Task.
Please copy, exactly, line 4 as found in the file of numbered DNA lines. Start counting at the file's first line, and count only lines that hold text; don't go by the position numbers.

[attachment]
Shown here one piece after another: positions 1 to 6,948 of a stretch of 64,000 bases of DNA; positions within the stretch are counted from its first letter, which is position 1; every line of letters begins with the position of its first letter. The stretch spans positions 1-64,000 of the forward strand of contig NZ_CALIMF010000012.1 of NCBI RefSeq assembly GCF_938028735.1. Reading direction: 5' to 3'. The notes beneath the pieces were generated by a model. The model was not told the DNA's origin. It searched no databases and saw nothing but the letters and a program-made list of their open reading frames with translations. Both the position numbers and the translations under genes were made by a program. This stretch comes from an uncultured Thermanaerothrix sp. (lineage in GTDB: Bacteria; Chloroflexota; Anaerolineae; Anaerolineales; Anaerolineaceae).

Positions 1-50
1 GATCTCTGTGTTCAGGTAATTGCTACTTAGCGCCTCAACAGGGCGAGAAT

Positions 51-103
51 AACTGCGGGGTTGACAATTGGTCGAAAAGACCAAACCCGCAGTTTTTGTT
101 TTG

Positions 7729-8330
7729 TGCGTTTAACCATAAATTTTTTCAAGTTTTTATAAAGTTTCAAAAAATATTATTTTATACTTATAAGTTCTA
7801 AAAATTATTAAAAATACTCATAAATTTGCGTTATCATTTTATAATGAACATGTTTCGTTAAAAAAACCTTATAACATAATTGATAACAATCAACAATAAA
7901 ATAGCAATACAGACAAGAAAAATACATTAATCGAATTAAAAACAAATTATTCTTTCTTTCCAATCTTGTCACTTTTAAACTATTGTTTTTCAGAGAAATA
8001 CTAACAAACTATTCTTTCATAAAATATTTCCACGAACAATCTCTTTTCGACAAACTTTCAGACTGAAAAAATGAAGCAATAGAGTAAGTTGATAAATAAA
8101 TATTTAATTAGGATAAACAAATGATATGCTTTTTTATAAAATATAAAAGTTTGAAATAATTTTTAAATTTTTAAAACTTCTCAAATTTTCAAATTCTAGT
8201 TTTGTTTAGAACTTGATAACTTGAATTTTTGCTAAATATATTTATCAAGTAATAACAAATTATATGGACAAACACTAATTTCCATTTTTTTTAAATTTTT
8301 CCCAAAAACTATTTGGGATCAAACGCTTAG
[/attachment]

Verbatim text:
Positions 51-103